• Nice and Business don’t Mix Well: Beyonce could’ve said it a better way in one of her earlier interviews. In one game LBJ yelled at Bob Love for an inappropriate play that was made. In business depending on the type of error made, you can lose money. When you know what it takes to succeed you have to hold others accountable.
• The path is never straight and narrow: Many people go into business, set goals, and think the way to achieve them is clear and straight. Sometimes in business, you take falls, backward steps, forward steps, detours, jumps, and leaps. At first, the chance of Cleveland breaking the 52-year drought seemed impossible and then something shift, the opportunity presented itself and they took advantage.
• Address issues that don’t directly relate to the business: There were many opinions about the suspension of Draymond Green but the bottom line is there has to be accountability for actions. As a business owner, you might have to terminate an employee that was a good worker but their practices didn’t align with the company’s vision. Your business has to be protected at all cost, including making those hard decisions.
• Show a Human Side: At the end of game 7, James, Lue, Smith, and several of the teammates shed tears, gave testimonials at the press conference, acknowledged God, and expressed gratitude. In business, it’s ok to show compassion and tell your story of humble beginnings. Sharing your struggle gives hope to those who are walking in the same shoes you once did.
Prepare for your Season: When James returned home, his goal was to bring a championship back home. Two years later it happened. His teammate Richard Jefferson had two opportunities in 2002 and 2003 when the New Jersey Nets were in the finals. Unfortunately they came up empty handed. Thirteen years later he has a ring! When you give it your all rather you are being noticed or overlooked, your time will come. Every season isn’t going to bring you a harvest but in the meantime you prepare so that when it’s your season, you will be prepared.
Gain Necessary Tools: When James went to Miami, many fans from Ohio felt betrayed but he had a desire to win a championship and besides he never said he would retire a Cavalier. When he went to Miami, he gained skills, developed as a player, learned to support D. Wade instead of carrying an entire team on his back. Once he acquired the tools he needed, he was able to bring them back to Cleveland and make contract demands. In business, there are times where you have to go outside of your organization in order to grow. It may be through networking, attending conferences, forming partnerships, or gaining investors.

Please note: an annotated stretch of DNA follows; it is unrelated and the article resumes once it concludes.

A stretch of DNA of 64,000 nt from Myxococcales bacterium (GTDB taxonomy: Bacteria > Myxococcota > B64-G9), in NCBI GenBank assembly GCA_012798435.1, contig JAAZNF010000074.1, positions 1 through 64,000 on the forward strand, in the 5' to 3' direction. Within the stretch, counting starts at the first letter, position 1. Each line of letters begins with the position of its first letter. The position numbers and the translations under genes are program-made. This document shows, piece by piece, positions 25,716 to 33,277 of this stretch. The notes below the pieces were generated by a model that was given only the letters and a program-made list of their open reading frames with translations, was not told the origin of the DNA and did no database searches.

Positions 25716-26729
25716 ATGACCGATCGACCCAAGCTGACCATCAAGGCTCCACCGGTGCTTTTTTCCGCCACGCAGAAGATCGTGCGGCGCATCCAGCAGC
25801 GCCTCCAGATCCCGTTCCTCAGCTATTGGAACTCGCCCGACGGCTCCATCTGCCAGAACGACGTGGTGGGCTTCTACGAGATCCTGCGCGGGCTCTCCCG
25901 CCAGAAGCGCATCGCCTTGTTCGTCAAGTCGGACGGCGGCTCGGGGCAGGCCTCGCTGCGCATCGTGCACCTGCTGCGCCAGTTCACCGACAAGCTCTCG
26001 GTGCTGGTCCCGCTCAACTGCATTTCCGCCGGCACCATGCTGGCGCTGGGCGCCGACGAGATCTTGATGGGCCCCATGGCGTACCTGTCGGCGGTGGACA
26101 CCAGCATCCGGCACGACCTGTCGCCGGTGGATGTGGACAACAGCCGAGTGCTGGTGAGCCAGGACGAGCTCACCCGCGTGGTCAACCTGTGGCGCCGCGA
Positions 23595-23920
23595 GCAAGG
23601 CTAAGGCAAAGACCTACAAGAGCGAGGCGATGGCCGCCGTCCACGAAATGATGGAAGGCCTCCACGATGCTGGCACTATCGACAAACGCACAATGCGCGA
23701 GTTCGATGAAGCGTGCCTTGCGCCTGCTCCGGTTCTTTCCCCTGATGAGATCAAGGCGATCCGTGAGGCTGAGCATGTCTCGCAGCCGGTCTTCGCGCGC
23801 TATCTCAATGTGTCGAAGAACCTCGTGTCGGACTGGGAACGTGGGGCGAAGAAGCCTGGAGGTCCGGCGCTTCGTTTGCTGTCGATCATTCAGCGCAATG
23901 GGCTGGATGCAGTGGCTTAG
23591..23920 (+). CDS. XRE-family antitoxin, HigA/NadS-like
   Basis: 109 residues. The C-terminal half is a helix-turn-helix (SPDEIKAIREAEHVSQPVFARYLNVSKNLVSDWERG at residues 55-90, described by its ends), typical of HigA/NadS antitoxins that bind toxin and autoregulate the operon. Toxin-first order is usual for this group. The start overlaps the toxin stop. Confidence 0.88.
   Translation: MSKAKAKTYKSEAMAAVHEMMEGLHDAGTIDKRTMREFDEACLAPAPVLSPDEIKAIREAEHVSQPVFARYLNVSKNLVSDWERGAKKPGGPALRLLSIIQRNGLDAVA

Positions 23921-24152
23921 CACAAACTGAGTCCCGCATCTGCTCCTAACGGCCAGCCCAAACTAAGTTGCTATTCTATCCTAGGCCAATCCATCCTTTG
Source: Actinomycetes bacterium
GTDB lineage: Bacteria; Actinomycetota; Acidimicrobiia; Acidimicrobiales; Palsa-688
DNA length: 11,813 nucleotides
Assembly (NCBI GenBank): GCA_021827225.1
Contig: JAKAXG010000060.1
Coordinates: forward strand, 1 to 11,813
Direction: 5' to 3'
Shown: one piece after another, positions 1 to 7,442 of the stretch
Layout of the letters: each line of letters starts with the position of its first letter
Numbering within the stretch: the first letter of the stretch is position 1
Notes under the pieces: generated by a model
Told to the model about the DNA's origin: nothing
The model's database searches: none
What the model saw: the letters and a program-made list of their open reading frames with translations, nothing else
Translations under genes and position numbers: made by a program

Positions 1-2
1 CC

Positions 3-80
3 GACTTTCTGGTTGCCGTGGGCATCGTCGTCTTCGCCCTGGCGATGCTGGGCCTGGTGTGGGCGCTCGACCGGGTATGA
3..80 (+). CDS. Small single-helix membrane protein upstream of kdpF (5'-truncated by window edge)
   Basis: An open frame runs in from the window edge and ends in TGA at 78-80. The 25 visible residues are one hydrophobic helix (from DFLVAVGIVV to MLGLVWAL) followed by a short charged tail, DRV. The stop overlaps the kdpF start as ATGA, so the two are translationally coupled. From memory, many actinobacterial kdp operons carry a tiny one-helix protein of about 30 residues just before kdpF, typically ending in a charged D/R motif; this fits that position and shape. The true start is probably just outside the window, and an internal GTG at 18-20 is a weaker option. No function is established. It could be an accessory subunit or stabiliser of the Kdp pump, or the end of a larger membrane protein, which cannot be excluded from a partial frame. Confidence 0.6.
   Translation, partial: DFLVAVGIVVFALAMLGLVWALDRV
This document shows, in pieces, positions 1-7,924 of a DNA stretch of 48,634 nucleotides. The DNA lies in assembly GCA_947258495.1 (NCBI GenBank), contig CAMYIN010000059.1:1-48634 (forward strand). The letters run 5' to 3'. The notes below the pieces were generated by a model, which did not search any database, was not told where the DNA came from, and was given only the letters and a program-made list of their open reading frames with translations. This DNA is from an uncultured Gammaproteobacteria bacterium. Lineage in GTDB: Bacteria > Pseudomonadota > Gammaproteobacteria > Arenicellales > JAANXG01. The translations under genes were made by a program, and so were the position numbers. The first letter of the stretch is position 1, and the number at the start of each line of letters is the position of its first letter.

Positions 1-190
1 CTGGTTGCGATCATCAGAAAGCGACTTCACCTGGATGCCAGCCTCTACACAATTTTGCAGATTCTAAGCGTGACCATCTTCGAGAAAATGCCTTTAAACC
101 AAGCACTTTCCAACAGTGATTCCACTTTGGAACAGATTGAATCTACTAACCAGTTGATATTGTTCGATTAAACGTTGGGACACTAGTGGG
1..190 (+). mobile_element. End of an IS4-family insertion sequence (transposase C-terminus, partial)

What did you gain from this post? Please share your thoughts below.
A little over two decades before I was born the What’s My Name boxing match between the lates Muhammad Ali and Ernie Terrell is still memorable with most fans to this day. My first mind thought it was petty to inflict physical brutality against someone over a name.
Now I understand.
Ali told his opponent during promos several times what his new name was but Terrell chose to ignore the fact. I’m not advocating that we should go out and give people a TKO over a name being mispronounced but it’ does comes down to respect.
I can’t tell you the number of times that people intentionally or unintentionally mispronounced it. For years I didn’t bother to correct anyone until something clicked. I started listening to the pitch and tones used whenever my name was uttered.
Now days I have no problem correcting others about my name and I take it seriously. If someone truly can’t pronounce your name, they will ask you. When you allow others to butcher your name, you’re also allowing them to treat your name as if it has no value.
How do you feel when others intentionally mispronounce your name?
Lesson #8: If people can’t respect you enough to pronounce your name, they don’t respect anything else about you.